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Caring For A Border Collie

As with any other breed, Border Collies need to be groomed on a regular basis to make sure their coats and skin are kept in top condition.

They also need to be given regular daily exercise to ensure they remain fit and healthy. On top of this, they need to be fed good quality food that meets all their nutritional needs throughout their lives.

Caring For A Border Collie Puppy

It can be an exciting time once the decision has been made to get a Border Collie puppy, but it’s important to prepare for their arrival. Puppy-proofing a home and a garden is essential because puppies are inquisitive by nature and will test things with their mouths much like a baby. This includes chewing on electric cables which could end in disaster. It’s also a good idea to limit the amount of room a puppy can roam around in and the best way of doing this is to invest in some child gates to fit on doors.

Border Collie puppies are sensitive by nature and need to be handled gently yet firmly to avoid frightening them which could result in a timid and shy adult dog. Their education should start straight away and it’s important to lay down ground rules and limits so that a puppy understands what is expected of them.

A puppy would have been wormed before being sold and the documentation a breeder provides for a puppy must have all the details of their worming date and the product used as well as the information relating to their microchip. It is essential for puppies to be wormed again keeping to a schedule which is as follows:

  • Puppies should be wormed at 6, 8, 10 and 12 months old

Things You'll Need For Your Puppy

Getting a new puppy is an exciting time and there are lots of things to organise around the house and the garden to make sure a dog stays safe and does not get injured or into trouble. Puppy-proofing a home well in advance of their arrival gives owners peace of mind, but it takes a bit of planning and organising. Puppies like to gnaw on things so it’s important that all electric cables are well out of their reach. Gardens need to be made secure so that a puppy cannot escape and anything sharp or which a puppy might injure themselves on, needs to be put away.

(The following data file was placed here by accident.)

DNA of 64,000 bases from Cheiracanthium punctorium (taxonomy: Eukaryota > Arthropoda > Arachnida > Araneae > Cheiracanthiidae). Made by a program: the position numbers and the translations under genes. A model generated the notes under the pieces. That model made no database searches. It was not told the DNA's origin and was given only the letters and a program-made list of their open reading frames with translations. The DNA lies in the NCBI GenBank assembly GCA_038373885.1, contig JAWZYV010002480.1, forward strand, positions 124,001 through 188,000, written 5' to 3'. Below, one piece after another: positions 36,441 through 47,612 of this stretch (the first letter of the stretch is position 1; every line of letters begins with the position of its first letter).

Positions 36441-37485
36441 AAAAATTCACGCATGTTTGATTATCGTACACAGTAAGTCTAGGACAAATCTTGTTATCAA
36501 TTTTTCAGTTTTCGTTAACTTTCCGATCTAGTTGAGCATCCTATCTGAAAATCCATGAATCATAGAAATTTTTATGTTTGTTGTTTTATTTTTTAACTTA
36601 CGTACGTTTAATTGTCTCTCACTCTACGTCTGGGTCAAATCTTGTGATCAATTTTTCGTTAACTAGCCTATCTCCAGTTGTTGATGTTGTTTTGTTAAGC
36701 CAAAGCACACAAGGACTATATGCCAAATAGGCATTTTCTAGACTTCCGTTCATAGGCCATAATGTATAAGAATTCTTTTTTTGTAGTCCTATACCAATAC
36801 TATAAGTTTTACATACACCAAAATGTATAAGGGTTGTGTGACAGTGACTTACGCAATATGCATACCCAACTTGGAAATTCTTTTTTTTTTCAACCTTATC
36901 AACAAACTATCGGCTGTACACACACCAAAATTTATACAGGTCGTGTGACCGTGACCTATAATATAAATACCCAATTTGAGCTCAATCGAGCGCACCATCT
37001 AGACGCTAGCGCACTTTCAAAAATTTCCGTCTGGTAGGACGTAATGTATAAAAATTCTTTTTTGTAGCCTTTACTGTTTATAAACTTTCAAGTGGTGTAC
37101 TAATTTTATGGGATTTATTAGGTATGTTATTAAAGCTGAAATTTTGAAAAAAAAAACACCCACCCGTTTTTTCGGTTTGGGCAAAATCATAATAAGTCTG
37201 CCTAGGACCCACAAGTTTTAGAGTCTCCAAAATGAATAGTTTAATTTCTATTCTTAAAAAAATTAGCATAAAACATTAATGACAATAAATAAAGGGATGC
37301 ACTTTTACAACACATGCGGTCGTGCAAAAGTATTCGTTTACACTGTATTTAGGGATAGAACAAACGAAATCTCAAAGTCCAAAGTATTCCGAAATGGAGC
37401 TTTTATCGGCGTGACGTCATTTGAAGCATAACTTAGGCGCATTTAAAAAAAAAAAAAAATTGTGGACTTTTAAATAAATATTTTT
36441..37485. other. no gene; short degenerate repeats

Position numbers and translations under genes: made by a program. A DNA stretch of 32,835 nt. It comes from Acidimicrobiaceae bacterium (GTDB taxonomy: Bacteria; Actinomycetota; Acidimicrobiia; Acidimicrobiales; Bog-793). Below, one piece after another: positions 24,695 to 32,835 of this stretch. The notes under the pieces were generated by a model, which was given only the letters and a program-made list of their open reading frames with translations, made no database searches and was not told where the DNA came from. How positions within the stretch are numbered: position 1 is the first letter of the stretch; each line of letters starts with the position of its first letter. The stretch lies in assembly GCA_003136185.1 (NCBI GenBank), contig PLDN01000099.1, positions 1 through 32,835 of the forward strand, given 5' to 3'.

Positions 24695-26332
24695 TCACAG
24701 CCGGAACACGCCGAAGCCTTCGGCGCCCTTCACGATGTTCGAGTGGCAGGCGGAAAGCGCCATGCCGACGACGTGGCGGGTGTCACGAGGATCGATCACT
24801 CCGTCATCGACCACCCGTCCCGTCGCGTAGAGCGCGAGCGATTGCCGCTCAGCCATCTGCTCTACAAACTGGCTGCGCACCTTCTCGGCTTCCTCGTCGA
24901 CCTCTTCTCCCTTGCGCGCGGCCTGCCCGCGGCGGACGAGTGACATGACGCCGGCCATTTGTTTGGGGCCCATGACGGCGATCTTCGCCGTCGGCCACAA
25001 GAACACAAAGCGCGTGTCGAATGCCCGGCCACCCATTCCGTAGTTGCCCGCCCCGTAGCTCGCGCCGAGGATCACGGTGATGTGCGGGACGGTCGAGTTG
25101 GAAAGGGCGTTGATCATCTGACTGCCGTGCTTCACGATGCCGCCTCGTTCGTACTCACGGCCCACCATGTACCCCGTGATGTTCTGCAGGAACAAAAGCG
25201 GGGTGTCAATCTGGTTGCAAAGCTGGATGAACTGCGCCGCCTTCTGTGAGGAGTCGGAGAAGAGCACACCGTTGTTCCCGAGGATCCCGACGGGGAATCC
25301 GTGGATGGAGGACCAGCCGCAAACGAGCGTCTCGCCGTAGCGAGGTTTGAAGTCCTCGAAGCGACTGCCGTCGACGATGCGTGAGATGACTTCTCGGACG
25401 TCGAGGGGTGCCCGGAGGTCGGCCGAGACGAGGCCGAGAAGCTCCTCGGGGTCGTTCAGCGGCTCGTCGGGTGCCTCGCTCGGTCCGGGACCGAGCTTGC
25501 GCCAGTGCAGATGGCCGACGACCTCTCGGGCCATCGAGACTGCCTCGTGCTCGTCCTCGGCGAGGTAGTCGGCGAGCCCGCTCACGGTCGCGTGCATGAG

There are certain items needed too and it’s best to have everything set up for when a puppy arrives. It’s also important to time when a puppy is introduced to their new environment which is best done when people are going to be around for a few days, so puppy is not left on their own as they are settling in.

It’s also a good idea to set up a place in a nice quiet corner for a puppy so that when they do want to sleep during the day, they can do in peace bearing in mind that puppies can sleep up to 21 hours a day. Other things needed for when a new puppy arrives in the home includes the following:

  • Food and water bowls making sure they are not too big or too deep and ideally the bowls should be ceramic rather than plastic or metal.
  • A collar and harness
  • A playpen which is great for keeping small puppies out of harm’s way
  • A well-made dog bed that’s not too small or too big that puppy feels lost in it
  • Baby blankets for puppy to sleep on
  • Grooming tools
  • Dog specific toothpaste and a toothbrush


All puppies are ultra-sensitive to loud noises, and this is true of Border Collies too. Keeping the volume of the television down and not playing music too loudly is important when introducing a puppy to their new home.

A puppy would have been given their first vaccination before being rehomed, but it’s very important for them to have their follow up vaccinations to ensure they are fully protected. Puppies would need to have their second vaccinations as follows:

  • 10 -12 weeks old, bearing in mind that a puppy would not have full protection straight away, but would only be fully protected 2 weeks after they have had their second vaccination

When it comes to boosters, it’s best to discuss these with a vet because there is a lot of debate about whether a dog really needs them after a certain time. However, if a dog needs to go into kennels, their vaccinations will need to be fully up to date.

As Border Collies reach their golden years, they do slow down although their brains can remain very active. There are certain changes in a dog’s behaviour and their looks which includes some grey appearing in their coats, their vision and hearing might not be as good as it once was either. All of which should be factored in to how an owner treats and handles them. Other changes to watch out for in older Border Collies include the following:

  • Many older dogs develop arthritis which is a painful condition. Investing in a comfy, warm dog bed will help an older Border Collie sleep comfortably at night.
  • Their appetites tend to change with older dogs not being as keen on their food as they once were. It pays to rethink their diet ensuring they are getting enough fibre in it which helps with a dog’s digestion.
  • They may drink more water because their kidneys might not be functioning as well as they should. This of course means an older dog would need to urinate more too.
  • Their cognitive function might not be as sharp as it was when they were young dogs. It’s important to keep a Border Collie mentally stimulated throughout their golden years as this helps improve their cognitive function.
  • Their immune systems may be weaker putting them at greater risk of developing an infection or some other health issue.

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